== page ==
Leaders of the five Caspian littoral states are holding a summit in Baku starting November 18. They haven’t agreed on much in the past, and now there really doesn’t seem to be much to talk about.
Ahead of the summit it is already clear that the main topic of this third Caspian summit (first in Turkmenistan in 2002, second in Tehran in 2007) will be security. It's an important topic to be sure, since all five countries recognize that narcotics, illegal weapons, and likely extremists are crossing the Caspian Sea in increasingly larger numbers.
But when the idea of a Caspian summit first arose more than a decade ago, the purpose was simply to define the legal status of the huge inland body of water. The only agreements on the Caspian, signed in 1921 and 1940 between Iran and the Soviet Union, obviously did not foresee Azerbaijan, Kazakhstan, or Turkmenistan as being independent countries with their own claims to enclosed body of water.
If the Caspian is a sea, then every country receives a national sector, which the countries are free to develop these as they wish and keep the profits they receive. If the Caspian is a lake, then profits from selling the immense hydrocarbon wealth under the bottom of the Caspian should be split equally between the five.
But while the five countries have been discussing the legal status, the CIS Caspian littoral states have gone ahead and started developing their sectors. Most of the oil and natural gas in the Caspian appears to be in the CIS states' sectors, especially in Kazakhstan's sector, where likely more than half of the Caspian's oil is located.
Much exploration remains to be done and is being done, despite the fact that Iran has been very much against developing the Caspian until the legal status is resolved. It's easy to understand why. If the Caspian is a sea, Iran's sector would be about 13 percent of the Caspian, the 13 percent with the least amount of oil or gas according to current estimates.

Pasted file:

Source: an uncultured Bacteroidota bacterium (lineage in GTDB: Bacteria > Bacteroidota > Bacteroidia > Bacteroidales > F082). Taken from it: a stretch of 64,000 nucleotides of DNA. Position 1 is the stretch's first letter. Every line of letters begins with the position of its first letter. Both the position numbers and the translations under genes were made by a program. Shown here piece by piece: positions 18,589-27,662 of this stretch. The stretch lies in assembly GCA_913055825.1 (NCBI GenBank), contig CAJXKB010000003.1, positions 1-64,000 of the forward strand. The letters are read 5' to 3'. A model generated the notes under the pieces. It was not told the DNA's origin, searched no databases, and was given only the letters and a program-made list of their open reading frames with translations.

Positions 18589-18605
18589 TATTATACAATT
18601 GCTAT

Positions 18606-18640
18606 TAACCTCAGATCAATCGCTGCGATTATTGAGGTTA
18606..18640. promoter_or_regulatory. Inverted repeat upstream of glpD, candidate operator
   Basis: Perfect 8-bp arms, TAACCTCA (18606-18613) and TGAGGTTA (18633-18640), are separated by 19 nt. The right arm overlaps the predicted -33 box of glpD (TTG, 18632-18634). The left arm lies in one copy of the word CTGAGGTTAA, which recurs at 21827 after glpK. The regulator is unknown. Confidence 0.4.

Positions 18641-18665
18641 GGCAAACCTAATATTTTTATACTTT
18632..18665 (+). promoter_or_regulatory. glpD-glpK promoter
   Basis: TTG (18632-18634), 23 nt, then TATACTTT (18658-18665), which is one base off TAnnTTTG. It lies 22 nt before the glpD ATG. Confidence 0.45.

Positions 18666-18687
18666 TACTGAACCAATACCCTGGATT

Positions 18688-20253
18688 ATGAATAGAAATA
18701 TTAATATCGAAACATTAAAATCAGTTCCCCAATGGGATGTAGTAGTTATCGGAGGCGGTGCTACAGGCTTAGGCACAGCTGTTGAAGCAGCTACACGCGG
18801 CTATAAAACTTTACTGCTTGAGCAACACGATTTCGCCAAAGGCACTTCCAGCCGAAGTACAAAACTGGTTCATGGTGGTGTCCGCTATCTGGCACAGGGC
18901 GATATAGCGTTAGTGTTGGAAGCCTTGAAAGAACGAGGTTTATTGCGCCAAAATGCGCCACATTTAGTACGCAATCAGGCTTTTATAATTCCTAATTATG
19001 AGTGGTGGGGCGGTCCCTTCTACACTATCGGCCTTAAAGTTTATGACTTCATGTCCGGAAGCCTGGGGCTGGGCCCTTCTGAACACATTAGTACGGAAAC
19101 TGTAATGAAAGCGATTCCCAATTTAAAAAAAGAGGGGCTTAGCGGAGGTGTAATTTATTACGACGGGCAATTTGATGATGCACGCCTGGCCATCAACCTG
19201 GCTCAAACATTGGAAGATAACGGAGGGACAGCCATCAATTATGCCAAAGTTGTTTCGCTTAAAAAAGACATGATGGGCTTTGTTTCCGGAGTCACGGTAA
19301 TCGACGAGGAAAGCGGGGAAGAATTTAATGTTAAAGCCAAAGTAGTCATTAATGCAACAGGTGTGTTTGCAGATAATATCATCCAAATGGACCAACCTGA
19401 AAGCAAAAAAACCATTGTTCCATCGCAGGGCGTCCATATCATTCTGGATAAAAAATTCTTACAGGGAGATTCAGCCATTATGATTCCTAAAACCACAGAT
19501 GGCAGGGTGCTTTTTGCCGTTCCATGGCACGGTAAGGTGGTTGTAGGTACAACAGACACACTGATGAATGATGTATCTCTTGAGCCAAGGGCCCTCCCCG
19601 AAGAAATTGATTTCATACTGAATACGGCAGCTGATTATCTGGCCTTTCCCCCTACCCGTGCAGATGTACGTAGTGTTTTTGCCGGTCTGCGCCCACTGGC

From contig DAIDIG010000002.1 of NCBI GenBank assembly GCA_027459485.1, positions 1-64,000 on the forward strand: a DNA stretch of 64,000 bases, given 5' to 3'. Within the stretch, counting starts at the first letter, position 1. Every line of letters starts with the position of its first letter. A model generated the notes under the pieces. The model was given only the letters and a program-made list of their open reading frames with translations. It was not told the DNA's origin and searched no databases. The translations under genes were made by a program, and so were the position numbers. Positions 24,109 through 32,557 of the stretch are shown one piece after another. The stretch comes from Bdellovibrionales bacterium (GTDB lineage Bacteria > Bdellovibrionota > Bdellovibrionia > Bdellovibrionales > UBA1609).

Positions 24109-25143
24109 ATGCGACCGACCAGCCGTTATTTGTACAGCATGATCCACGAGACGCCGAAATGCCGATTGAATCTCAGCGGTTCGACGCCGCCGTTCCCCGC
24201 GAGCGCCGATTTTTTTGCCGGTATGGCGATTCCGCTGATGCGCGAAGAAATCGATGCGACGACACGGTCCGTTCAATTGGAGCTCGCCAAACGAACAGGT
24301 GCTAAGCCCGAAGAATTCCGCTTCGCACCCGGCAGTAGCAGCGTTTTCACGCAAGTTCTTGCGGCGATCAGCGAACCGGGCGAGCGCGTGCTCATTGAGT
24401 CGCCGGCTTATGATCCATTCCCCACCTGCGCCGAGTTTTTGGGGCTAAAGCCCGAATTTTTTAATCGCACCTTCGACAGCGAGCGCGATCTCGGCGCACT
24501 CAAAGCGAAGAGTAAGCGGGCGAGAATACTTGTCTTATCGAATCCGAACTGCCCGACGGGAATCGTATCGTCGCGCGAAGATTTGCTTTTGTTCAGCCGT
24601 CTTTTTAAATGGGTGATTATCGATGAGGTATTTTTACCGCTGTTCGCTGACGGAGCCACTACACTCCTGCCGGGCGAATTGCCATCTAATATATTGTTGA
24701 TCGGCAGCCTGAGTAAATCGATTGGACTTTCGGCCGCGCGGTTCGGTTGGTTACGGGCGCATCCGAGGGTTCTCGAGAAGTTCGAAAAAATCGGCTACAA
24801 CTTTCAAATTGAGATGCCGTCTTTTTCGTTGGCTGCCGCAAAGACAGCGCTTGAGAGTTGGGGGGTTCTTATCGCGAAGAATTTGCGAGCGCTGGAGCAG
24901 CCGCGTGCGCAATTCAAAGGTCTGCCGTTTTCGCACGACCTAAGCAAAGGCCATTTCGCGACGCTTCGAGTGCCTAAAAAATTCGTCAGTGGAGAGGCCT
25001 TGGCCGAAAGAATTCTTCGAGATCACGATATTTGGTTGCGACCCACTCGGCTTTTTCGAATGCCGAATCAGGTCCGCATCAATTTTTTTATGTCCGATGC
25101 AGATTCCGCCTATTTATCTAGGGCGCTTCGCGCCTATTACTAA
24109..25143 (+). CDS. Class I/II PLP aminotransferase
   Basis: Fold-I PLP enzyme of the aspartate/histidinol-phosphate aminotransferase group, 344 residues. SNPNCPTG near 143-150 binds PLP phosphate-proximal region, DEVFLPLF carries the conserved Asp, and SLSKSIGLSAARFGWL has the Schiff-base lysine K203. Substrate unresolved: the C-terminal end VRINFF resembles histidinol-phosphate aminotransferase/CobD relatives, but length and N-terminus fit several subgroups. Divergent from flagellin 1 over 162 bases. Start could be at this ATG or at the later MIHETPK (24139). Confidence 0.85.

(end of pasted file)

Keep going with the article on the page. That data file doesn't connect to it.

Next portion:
Russian President Dmitry Medvedev indicated during a recent visit to Turkmenistan that the Caspian's legal status is still a topic. He didn’t mention that Russia is developing its Caspian sector or that there is huge Russian investment in Kazakhstan’s sector. So, Russia’s position – sea or lake – seems clear enough.
But things are never clear when so many billions of dollars are at stake, and global companies are trying to get a share. Russia cannot simply dismiss Iran’s concerns, because Moscow needs Tehran to block the ambitions of Western-based companies that want to bring Azerbaijani and Turkmen oil and gas to Europe by routes that bypass Russia. Whenever projects such as the European Union-backed Nabucco gas pipeline project seem closer to realization, Moscow and Tehran start talking about possible environmental damage. This is despite Russia's development of the northern Caspian -- where almost every year hundreds of seals die -- which is equally capable of damaging the biosphere.
So the prediction is that there will be no agreement in Baku on the Caspian’s legal status, but a deal that allows all the countries to introduce greater naval and security forces into the Caspian -- the latter being especially attractive to the two countries that have had navies in the Caspian for decades.
-- Bruce Pannier